Welcome to a special post-State of the Union edition of From the Politics Desk, a newsletter that brings you the NBC News Politics team’s latest reporting and analysis from the campaign trail, the White House and Capitol Hill.

In tonight’s edition, senior national politics reporter Jonathan Allen breaks down how Joe Biden’s State of the Union address felt more like a campaign stump speech. And senior national politics reporter Sahil Kapur takes you inside the House chamber for the highly anticipated event.

Biden turns the State of the Union into a fiery campaign stump speech

Analysis by Jonathan Allen

President Joe Biden dispensed with the pretense of rising above the political fray tonight, delivering a State of the Union address that hammered his general election rival, former President Donald Trump, and Republicans in Congress with unusual force.

“It wasn’t long ago when Republican President Ronald Reagan thundered, ‘Mr. Gorbachev, tear down this wall!’” Biden said a few minutes into the speech, referring to the former Soviet leader and the Berlin Wall in pushing for continued U.S. aid for Ukraine. “Now, my predecessor, a former Republican president, tells Putin ‘do whatever the hell you want.’ … I think it’s outrageous; it’s dangerous, and it’s unacceptable.”

That was one of a dozen times Biden alluded to Trump, whom he beat in 2020, as his “predecessor.”

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In what amounted to a fiery campaign stump speech in the House chamber, Biden peppered in proposals for a second term — cutting prescription drug prices, raising taxes on corporations and providing mortgage subsidies — with broadsides at his political opponents. His allies will be reassured by his energy and the combative tone of the remarks — signs of vitality that undercut caricatures of Biden, 81, as listless and disengaged.

But at a time when critics say age is catching up to him, Biden botched a couple of lines badly. In an unscripted moment, he invited Republicans to travel with him to foreign countries and included Moscow — the Russian capital from which the invasion of Ukraine was ordered — on his list. Later, as he ripped Trump for trying to sink a border security measure, he bungled the words intended to deliver a punch.

“I’m told my predecessor called Republicans in Congress and demanded they block the bill. He feels it would be a political win for me and a political loser for him,” Biden said. He was supposed to follow that up by saying it would be a win for the American people.

Instead, Biden said, “I’d be a winner — not really.”

Those two moments were brief in an address that lasted a little over an hour. Biden largely spoke with certainty and vigor, and he laid out the areas where he will contrast with Trump between now and November in ways that thrilled Democrats in the chamber.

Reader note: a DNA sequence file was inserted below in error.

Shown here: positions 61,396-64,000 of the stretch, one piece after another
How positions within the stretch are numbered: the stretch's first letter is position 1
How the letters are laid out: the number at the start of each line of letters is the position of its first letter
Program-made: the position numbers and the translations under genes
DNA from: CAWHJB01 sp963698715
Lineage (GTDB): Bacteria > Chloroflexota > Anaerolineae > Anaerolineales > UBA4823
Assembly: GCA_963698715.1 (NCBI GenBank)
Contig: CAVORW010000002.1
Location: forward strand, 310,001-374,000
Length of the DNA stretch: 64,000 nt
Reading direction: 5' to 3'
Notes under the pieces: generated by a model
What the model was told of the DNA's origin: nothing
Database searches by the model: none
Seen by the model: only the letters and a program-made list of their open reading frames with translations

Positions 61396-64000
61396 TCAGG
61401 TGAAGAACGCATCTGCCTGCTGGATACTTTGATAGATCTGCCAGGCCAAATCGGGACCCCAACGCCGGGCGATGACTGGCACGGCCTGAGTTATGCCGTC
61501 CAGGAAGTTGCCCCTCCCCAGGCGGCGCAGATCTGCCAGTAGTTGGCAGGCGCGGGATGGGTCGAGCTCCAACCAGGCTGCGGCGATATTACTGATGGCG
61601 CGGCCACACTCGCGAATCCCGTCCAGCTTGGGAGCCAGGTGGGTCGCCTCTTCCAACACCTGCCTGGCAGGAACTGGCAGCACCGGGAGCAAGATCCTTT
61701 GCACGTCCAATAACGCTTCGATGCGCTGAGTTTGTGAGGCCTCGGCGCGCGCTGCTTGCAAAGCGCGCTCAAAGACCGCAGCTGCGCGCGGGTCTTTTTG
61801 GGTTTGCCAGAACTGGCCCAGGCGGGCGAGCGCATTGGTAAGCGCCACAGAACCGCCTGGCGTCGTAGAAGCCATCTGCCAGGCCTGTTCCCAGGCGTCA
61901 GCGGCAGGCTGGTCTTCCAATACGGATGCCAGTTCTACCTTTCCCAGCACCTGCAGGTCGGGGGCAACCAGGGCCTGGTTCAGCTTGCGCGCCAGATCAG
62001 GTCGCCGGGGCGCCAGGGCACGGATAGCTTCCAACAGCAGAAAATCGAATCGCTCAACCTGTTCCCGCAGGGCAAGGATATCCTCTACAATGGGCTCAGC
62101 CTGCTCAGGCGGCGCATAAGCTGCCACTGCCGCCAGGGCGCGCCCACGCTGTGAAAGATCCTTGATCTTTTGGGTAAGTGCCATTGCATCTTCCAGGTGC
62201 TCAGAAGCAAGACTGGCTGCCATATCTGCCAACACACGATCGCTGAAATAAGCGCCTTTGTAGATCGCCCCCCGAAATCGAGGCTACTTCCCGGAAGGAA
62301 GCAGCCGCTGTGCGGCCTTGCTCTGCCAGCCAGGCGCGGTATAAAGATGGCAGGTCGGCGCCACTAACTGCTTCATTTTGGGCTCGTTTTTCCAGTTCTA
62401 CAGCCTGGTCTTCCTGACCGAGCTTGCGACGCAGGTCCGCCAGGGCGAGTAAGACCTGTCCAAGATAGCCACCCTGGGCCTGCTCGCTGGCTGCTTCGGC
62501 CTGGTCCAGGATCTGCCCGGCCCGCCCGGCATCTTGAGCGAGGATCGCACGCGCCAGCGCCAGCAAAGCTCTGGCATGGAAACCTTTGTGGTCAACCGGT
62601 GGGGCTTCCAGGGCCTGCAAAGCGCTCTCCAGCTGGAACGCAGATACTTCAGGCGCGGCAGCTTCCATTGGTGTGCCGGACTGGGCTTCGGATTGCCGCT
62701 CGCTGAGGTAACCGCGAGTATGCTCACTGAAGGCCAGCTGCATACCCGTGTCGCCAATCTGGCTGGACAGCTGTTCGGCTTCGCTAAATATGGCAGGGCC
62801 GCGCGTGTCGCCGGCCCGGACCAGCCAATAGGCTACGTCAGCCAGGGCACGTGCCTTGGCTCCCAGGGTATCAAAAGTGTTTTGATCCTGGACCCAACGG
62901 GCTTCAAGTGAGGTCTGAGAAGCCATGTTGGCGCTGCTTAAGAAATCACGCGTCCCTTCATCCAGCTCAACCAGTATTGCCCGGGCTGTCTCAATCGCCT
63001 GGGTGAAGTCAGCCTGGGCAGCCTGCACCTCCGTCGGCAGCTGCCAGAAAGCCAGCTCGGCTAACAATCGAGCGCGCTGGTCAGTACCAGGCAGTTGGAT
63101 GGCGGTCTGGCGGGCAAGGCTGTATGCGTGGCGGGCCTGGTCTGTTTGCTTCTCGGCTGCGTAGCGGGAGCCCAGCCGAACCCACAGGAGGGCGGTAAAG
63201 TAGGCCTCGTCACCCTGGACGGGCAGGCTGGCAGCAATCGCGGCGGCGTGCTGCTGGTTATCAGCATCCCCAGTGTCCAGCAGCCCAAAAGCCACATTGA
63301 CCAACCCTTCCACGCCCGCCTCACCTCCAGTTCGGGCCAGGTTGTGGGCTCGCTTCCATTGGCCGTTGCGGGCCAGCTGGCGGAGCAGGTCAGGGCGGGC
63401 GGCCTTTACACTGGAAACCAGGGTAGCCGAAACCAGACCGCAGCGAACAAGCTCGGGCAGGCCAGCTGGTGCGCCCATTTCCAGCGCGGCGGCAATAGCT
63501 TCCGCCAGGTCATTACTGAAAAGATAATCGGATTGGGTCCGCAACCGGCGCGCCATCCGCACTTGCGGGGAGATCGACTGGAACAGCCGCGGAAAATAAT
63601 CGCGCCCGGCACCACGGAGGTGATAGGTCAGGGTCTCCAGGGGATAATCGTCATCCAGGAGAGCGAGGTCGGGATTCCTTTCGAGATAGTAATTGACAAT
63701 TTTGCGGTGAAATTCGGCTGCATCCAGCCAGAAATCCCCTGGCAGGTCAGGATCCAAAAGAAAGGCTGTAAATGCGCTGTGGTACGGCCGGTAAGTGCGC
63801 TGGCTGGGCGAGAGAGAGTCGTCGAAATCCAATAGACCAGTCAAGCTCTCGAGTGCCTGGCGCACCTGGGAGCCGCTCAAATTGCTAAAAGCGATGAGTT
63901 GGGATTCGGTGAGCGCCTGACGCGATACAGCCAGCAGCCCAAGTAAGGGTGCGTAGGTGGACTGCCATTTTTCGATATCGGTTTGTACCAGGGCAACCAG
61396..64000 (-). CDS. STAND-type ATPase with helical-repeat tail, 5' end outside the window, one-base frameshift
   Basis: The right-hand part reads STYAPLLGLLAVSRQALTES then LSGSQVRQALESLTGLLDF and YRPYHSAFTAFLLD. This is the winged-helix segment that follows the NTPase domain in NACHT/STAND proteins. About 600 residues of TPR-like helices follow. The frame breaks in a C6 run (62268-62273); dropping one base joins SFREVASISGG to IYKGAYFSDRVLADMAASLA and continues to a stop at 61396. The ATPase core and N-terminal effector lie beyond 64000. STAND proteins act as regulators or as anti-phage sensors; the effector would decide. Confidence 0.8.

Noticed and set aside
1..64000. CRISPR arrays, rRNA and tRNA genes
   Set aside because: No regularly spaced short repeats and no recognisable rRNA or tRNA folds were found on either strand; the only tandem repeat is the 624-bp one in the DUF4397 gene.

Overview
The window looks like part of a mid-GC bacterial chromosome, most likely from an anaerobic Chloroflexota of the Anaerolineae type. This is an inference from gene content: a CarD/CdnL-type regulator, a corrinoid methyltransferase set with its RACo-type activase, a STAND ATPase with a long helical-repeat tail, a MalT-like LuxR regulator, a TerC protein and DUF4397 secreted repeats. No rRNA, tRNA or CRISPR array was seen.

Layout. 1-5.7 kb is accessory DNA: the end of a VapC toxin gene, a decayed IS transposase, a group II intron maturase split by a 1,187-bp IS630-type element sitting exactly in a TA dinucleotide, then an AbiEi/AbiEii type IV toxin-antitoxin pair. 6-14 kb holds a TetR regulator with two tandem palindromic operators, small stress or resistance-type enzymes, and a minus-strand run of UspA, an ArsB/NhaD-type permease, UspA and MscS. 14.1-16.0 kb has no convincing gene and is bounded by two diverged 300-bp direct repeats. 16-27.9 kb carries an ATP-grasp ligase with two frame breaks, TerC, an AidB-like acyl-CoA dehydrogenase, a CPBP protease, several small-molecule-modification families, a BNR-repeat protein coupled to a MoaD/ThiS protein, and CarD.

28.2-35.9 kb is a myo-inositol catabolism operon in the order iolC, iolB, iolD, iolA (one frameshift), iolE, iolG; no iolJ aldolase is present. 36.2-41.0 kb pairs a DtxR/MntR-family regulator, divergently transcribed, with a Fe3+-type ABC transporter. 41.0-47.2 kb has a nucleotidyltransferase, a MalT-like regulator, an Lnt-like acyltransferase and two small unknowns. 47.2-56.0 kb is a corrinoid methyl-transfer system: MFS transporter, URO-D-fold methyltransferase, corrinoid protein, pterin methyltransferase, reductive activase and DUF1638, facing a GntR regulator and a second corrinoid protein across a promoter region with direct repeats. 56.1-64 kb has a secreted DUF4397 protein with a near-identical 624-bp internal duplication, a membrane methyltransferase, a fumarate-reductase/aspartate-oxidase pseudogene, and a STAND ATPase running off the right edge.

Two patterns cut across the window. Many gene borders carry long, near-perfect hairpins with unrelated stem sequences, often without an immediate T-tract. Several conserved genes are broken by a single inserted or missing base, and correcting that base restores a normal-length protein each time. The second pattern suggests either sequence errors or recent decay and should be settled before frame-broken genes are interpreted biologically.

“Four more years,” they chanted repeatedly.

In other words, there was enough there for Democrats to feel good about the man who virtually locked up their nomination Tuesday — even if he left Republicans with a little more political ammunition.

Inside the House chamber: A long wait, followed by upbeat vibes and a few hecklers

By Sahil Kapur

The president was 16 minutes late walking into the House chamber. 

But the vibe was upbeat as they waited for him. And when he finally did arrive to give his final State of the Union address before the 2024 election, he spent several more minutes chatting up lawmakers like he had nowhere else to be. 

Standing by the edge of the aisle, Rep. Marjorie Taylor Greene, R-Ga., put on her red “MAGA” hat and could be seen speaking in Biden’s direction. He moved on and chatted up others, with several Democrats stopping to take selfies with him. Democrats broke out into chants of “four more years” as the Republicans stood stone-faced.

Some bipartisanship was also on display: Sen. Joe Manchin, the West Virginia Democrat, sat on the Republican side of the aisle next to Sen. Mitt Romney of Utah as the escort committee prepared to bring in the president. The two retiring centrists were greeted by Rep. Ruben Gallego, D-Ariz., who is running for the Senate, with friendly smiles and handshakes. 

It took about 10 more minutes for Biden to start speaking. He received the occasional shout and boo, sometimes from the guest section and other times from lawmakers. In a minor miracle, he avoided any left-wing protests over Gaza throughout the speech. 

The most regular shouter was Greene, who yelled “Laken Riley!” as Biden discussed immigration. Biden called Riley “an innocent young woman who was killed by an illegal” and urged Republicans to pass the bipartisan border security bill. 

Biden said they’re blocking it on orders from Trump to deny him a political win. “Unfortunately,” he said, “politics have derailed this bill so far.”

Dozens of Democratic women wore white and pins reading “Fighting for Reproductive Freedom” and (seemingly) deliberately bunched themselves into one area. 

While Democrats were engaged — cheering, applauding, approvingly laughing at Biden’s jokes — Republicans appeared bored through much of his speech, many looking at their phones and some walking out early. 

About an hour in, they finally applauded when Biden said the words, “Let me close with this …”

“I know you don’t want to hear any more, Lindsey, but I got to say a few more things,” Biden said, drawing laughter from Sen. Lindsey Graham, R-S.C.

After Biden finished speaking and Johnson adjourned the House and dimmed the lights, the president held court for about half an hour before he finally exited.

Read Sahil’s takeaways from Biden’s speech here.

That’s all from The Politics Desk for now. If you have feedback — likes or dislikes — email us at politicsnewsletter@nbcuni.com

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